A subtler factor can also contribute to disparities between large and small trial results, according to Edward Chu, an MD professor of medicine and of pharmacology and chemical biology, who has spent his career conducting clinical trials of investigational cancer drugs. That factor is meticulousness. Chu says that investigators conducting early phase or other small studies may be more careful compared to those running larger, late-phase studies, and that makes an important difference.
“Even though they’re all working off the same playbook in terms of eligibility criteria, exclusion criteria, I think that level of scrutiny, perhaps the attention to detail, may not be quite as great” in late-phase studies compared to smaller ones, Chu explains.
Less experienced investigators running small trials, he says, tend to follow protocols closely when enrolling patients, whereas seasoned investigators may exercise more judgment about whom to enroll.
Ironically, this slight sloppiness is more representative of how a treatment is likely to be used in the “real world,” Chu suggests, making large trials better predictors of a treatment’s efficacy.
The long delay between Rivers and Angus certainly wasn’t for lack of interest. Conceiving a large multicenter trial and seeing it through to completion is an immense task.
Angus and colleagues designed their follow-up sepsis study in 2005, shortly after wrapping up another one. They secured funding in 2006. It took 18 months to set up the study sites, as institutional review boards examined and approved the study protocol and collaborators learned how to administer it. Patient enrollment took another five-plus years. Crunching the data, by comparison, went quickly.
That schedule is, unfortunately, typical. Enrolling patients can be the rate-limiting step. With rarer diseases, like certain cancers, enrollment can drag because the right patient only comes along occasionally.
Angus says doctors often also mistakenly view clinical trials as distractions or even as being at odds with good patient care. Convincing them otherwise could greatly accelerate the pace of research.
It can be hard, too, to convince people to try new treatments that seem daring. Such reluctance slowed landmark studies comparing lumpectomy plus radiation to total mastectomy in breast-cancer patients, the first of which was launched in 1976 by the National Surgical Adjuvant Breast and Bowel Project (NSABP) under the direction of Pitt’s Bernard Fisher (MD Distinguished Service Professor of Surgery). Fisher hoped to demonstrate—and ultimately did—that the first, less invasive option was as safe and effective as the second. But few patients wanted to be the first to take that chance.
“Getting women and physicians to agree to be randomized to a study where you’re going to do a little bit of surgery compared to this radical surgery—when, for years, the belief was ‘The more surgery the better’—was very, very difficult,” Costantino notes.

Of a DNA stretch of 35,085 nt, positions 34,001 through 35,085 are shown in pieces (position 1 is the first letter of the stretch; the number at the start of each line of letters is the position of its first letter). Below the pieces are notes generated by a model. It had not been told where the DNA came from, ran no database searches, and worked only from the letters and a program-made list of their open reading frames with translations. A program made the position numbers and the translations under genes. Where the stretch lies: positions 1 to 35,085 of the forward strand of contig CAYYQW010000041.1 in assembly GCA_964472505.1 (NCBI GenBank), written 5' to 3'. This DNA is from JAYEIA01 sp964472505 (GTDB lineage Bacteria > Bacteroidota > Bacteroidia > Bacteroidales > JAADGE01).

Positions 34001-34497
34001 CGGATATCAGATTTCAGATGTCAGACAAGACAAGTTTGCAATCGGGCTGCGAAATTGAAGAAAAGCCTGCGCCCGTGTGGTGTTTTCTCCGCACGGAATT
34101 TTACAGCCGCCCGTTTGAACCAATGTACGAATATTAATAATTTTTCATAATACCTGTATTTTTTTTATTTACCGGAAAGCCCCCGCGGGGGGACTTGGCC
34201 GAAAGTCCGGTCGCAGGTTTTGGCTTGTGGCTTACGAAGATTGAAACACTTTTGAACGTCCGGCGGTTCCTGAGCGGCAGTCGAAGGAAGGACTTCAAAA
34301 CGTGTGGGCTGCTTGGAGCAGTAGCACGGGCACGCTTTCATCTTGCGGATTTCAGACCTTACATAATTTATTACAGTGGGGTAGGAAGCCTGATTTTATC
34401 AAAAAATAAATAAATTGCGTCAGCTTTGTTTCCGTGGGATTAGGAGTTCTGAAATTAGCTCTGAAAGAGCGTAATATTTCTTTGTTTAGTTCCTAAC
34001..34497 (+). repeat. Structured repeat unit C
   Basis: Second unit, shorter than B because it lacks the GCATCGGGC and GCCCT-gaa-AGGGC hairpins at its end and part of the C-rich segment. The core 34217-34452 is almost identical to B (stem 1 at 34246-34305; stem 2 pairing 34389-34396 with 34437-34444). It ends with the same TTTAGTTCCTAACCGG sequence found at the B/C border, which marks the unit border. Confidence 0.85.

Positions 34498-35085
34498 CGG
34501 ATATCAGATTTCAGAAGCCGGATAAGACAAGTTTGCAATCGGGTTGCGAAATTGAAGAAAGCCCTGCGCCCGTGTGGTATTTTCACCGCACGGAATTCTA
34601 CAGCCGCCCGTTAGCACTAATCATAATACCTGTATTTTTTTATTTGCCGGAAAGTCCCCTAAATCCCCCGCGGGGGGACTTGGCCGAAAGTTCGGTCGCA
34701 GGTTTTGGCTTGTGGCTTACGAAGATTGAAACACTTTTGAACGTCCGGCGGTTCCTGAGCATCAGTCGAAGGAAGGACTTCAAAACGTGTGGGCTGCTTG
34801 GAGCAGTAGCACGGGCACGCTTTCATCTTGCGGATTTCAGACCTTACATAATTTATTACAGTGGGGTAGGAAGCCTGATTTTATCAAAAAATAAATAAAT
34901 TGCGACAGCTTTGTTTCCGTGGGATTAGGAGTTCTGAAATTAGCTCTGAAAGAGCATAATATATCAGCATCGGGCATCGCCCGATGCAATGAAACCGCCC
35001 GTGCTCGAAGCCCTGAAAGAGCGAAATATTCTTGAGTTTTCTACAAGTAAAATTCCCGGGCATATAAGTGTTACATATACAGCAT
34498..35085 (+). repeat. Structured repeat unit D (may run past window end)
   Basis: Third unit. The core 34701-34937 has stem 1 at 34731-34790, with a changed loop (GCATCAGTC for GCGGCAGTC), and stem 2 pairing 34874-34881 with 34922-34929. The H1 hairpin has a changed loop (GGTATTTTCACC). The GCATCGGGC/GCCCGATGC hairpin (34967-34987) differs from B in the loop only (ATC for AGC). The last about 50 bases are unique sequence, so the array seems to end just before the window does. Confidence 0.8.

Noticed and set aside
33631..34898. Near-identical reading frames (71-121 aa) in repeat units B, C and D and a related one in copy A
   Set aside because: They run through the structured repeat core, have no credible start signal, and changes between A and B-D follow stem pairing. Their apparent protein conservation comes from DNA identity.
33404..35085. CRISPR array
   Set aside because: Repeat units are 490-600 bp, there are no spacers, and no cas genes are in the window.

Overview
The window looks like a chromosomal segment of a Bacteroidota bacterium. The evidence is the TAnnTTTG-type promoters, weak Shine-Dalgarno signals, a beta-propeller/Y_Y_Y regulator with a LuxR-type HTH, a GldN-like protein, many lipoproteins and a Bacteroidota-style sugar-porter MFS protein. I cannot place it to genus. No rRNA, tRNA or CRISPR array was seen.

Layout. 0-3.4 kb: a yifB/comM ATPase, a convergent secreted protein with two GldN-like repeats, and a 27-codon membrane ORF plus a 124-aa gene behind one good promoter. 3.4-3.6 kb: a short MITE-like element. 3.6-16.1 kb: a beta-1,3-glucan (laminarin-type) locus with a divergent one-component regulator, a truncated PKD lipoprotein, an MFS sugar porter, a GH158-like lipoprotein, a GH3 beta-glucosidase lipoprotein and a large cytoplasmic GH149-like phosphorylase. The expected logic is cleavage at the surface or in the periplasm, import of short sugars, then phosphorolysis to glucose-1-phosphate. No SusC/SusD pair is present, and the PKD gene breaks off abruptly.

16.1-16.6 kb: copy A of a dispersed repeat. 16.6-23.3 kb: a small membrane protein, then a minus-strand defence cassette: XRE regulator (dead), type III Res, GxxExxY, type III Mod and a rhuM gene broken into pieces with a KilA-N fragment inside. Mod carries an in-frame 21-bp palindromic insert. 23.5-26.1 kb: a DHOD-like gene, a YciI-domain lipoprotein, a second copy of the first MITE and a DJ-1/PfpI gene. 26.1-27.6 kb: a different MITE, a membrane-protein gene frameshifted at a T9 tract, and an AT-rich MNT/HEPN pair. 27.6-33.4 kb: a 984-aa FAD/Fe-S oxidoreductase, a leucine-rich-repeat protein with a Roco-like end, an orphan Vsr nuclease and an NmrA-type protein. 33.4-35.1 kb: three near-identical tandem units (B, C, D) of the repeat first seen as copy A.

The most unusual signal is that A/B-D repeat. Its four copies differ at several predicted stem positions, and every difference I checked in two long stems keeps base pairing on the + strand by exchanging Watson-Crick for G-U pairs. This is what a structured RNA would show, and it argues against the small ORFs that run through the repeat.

Besides delaying medical progress, such hesitancy can undermine the quality of results. By the time the Rivers trial was approved, funded, and under way, new research had emerged suggesting that its blood-transfusion threshold was too strict. It’s hard for researchers to design the ideal research protocol when the standard of care evolves out from under them.
“There’s no question that these trials are incredibly labor intensive and expensive,” Angus says. “There’s a tremendous penalty that we constantly pay in terms of the delay to knowing the answer and the precision to which we know the answer, simply by having clinical trials be logistically burdensome.”
Cancer researchers, at least, are finding ways to speed things up, thanks to what we’re learning about cancer biology.
Typically, clinical researchers test new medical treatments in three phases. In phase 1, a few patients receive the new treatment and researchers test safety, dosage, and side effects throughout the course of several months to a year. Phase 2 trials focus on the treatment’s efficacy in a few dozen or several hundred patients over about two years. Phase 3 trials last much longer; they randomize hundreds or thousands of patients to receive the new treatment or one or more standard treatments.
Pitt has earned an outstanding reputation in phase 3 clinical trials for cancer. For instance, its NSABP conducted the original studies of lumpectomy for breast cancer, as well as landmark research into breast-cancer prevention and treatment with tamoxifen. (In early 2014, the NSABP merged with two other research groups, the Gynecologic Oncology Group and the Radiation Therapy Oncology Group, to form the NRG Oncology Foundation.)
And now the pace and logistics of cancer trials are changing. Tumors result from mutations that release the brakes on a cell’s growth and division. Two patients with the same cancer diagnosis may have very different mutations; and as sequencing technology improves, it’s getting easier to detect and categorize cancers by specific mutation. Many new drugs are aimed precisely at those specific mutations, and researchers expect many more to emerge, potentially transforming cancer treatment.
Studying such drugs means tracking down a group of cancer patients who share the relevant genetic anomaly. Though that sounds difficult, it also presents a golden opportunity. Those studies will require fewer patients than studies of a less-precise drug would—and the results will be more relevant.